Lay the baby on her back, and slip the diaper underneath her hips. Then draw the front of the diaper up towards her tummy. If you are using disposable diapers, undo the adhesive from the back of the diaper and fasten it to the front. Do this on both the left and the right (the order does not matter). Remember that the adhesive will not stick if you get powder on it, so do not expose the adhesive until the powder has settled. Do not draw the diaper too tightly. You should be able to slip two finger into the diaper at the baby's hip. If you cannot, the diaper is too tight. The diaper should be tight enough so that it does not fall off. If you can slip four fingers into the waistline, it may be too loose. Adjust as necessary. You will eventually get the hang of it, so that you won't need to check and recheck.
Finally, put the baby's clothes on her. Be careful not to pinch her when you do this, and make sure the clothes are not twisted and that they lay right.
Baby's soil their sheets more often than other people, so it is important to check that the sheet are clean before putting the baby to bed. Sometimes a baby will need to have its sheets changed more than once in a day. We will not go into all the things that a baby can do to soil the sheets. A Pathfinder can well imagine the possibilities without help from this Answer Book.
Child rearing experts frequently debate the proper way to lay a baby down for sleep. Some say to lay them on their tummies so that if they spit up they will not choke on the sputum. Others say to lay them on their backs so they do not bury their faces in the soft mattress or blanket and suffocate (this has happened). This can be addressed by using only a firm mattress in the baby's bed, and by not having a lot of blankets and other items in the bed with the baby. Comforters should also be avoided until the baby is able to turn herself over.
A good compromise to lay the baby on her side. To do this, you may need to roll up two dry towels or small blankets and place them one on either side of the baby to hold her in place. Do not cover her face or head with a blanket. Draw the blanket up over her shoulders, but no farther.
Some parents will wait until the baby falls asleep and then carefully put them to bed. Others are able to put the baby in bed when it is awake. Try to find out how the baby is used to being put to bed before you have to do it yourself.
Weighing the baby
Unless you have a baby scale, this is going to present an easily-overcome difficulty. Babies cannot stand until they are 8 months old or so, and then they are not steady. By the time they gain steadiness, they are not interested in standing on a scale while you try to get a reading. The easy way to deal with this is to weigh both yourself and the baby, and then subtract your weight.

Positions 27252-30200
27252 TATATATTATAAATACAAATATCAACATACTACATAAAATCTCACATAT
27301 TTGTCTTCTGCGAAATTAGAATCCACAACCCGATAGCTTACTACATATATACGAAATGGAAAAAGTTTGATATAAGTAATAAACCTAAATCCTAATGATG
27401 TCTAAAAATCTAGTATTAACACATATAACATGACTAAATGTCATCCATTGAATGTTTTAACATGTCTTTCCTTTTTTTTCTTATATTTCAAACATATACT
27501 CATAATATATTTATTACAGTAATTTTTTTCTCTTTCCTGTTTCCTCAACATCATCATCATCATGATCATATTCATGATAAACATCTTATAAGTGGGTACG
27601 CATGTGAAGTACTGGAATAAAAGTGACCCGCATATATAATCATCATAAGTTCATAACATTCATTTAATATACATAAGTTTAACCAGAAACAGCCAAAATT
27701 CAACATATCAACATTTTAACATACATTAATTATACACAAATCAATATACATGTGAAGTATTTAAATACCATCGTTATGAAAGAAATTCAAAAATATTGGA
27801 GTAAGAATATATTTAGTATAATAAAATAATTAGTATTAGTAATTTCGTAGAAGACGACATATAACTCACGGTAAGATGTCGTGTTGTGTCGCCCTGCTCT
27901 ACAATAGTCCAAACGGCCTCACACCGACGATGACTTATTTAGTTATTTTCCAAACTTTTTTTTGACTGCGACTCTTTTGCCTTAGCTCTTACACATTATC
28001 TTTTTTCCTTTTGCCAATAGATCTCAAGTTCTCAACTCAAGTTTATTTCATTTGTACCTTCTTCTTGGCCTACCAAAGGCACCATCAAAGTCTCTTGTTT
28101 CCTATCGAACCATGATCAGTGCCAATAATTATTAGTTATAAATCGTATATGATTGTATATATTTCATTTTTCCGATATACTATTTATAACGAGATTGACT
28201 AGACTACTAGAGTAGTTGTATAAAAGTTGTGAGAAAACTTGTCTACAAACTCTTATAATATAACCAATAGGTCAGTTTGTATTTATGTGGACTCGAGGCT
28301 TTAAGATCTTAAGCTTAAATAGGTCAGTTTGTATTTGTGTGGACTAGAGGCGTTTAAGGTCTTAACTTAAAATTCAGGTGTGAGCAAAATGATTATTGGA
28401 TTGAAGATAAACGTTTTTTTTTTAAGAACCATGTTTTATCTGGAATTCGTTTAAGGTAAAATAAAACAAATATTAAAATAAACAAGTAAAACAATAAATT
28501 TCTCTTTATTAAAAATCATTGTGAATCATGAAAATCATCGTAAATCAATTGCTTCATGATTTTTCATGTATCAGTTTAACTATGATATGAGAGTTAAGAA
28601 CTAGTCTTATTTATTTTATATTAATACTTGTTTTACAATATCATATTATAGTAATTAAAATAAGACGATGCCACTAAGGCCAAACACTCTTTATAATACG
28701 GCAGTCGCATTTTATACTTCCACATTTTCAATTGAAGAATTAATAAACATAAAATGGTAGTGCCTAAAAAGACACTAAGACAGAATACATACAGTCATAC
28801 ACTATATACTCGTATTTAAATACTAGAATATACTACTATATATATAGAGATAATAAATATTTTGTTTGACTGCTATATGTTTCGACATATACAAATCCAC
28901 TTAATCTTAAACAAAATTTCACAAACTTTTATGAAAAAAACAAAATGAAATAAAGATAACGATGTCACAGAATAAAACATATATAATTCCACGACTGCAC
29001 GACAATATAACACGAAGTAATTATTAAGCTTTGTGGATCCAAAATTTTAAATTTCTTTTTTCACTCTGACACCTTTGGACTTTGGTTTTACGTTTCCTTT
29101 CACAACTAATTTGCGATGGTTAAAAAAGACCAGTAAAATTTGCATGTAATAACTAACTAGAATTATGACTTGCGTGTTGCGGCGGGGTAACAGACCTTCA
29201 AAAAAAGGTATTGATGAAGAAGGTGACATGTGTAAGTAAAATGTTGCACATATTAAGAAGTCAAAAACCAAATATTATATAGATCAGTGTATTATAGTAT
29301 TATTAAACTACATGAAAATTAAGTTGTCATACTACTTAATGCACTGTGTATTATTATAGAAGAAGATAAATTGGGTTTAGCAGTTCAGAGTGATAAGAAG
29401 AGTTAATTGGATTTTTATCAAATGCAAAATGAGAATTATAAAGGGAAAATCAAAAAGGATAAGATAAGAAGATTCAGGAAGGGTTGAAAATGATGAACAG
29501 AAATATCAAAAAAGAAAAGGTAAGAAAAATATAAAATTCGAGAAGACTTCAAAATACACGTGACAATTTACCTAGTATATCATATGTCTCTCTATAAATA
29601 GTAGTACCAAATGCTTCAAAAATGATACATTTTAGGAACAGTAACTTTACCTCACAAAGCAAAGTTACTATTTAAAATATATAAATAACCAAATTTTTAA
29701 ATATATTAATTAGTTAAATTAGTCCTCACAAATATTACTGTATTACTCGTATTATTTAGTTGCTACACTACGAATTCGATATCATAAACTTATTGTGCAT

The weigh schedule form
The weigh schedule form is a chart that compares a child's height, weight, and head circumference to that of children of the same age and sex. In Europe (where this honor originates), this data is plotted on a chart to detect development abnormalities. In North America, this data is generally measured and recorded by a pediatrician during a "well child" visit. The results are reported to the parent as percentiles. If a child is in the 60th percentile for height, it means that he is taller than 60% of children of the same age and sex.
In places where these forms are not filled out at home, it should be sufficient to understand that these measurements can be compared to national averages to track a child's development.
The benefits of breastfeeding are both physical and psychological for both mother and child. Nutrients and antibodies are passed to the baby while hormones are released into the mother's system. The bond between baby and mother can also be strengthened during breastfeeding.
Breast milk, when fed directly from the breast, is immediately available with no wait and is at body temperature. Breast-fed babies have a decreased risk for several infant conditions including sudden infant death syndrome (SIDS). The sucking technique required of the infant encourages the proper development of both the teeth and other speech organs. Sucking also has a beneficial role in the prevention of obstructive sleep apnea.
The many health benefits of breastfeeding have been well documented. According to the American Academy of Pediatrics policy statement, "Extensive research, especially in recent years, documents diverse and compelling advantages to infants, mothers, families, and society from breastfeeding and the use of human milk for infant feeding. These include health, nutritional, immunologic, developmental, psychological, social, economic, and environmental benefits."
(Taken from the Wikipedia article on Breast Feeding).
Weaning is the process of gradually introducing the infant to what will be its adult diet and withdrawing the supply of milk. The infant is considered to be fully weaned once it no longer receives any breast milk and begins to rely on solid foods for all its nutrition.
(Taken from the Wikipedia article on Breast Feeding).
The skull of a newborn consists of five main bones: two bones in the front, two bones on the side (one one each side), and one bone at the back of the head. These are joined by fibrous joints, which allow movement that facilitates childbirth and brain growth.
At birth, the skull features a small fontanel at the back of the head, an open area covered by a tough membrane, where the two bones at the sides of the head adjoin the bone at the back of the head. This fontanelle usually closes during the first several months of an infant's life.
There is also a much larger, diamond-shaped fontanel where the two frontal and two side bones come together. This fontanel remains open until the child is about two years of age. This fontanel is found at the very top of the baby's head.
The fontanel at the top of the head is useful clinically. A sunken fontanel indicates dehydration, whereas a very tense or bulging fontanel indicates raised pressure inside the skull (both conditions require medical attention).
Parents may worry that their infant may be more prone to injury at the fontanel. In fact, although they may colloquially be called "soft-spots", the membrane covering the fontanelles is extremely tough and difficult to penetrate.
(Taken from the Wikipedia article on the Fontanelle)
Day care centers are very busy places, so you will want to make arrangements ahead of time with the staff to meet with them. Allow them to suggest a time when it is convenient for them to talk to you. Be on time and courteous. Day care centers are also excellent places for Pathfinders to do community service. They are unlikely to ask the Pathfinders to take charge of the kids, but they well may have painting or yardwork that needs to be done.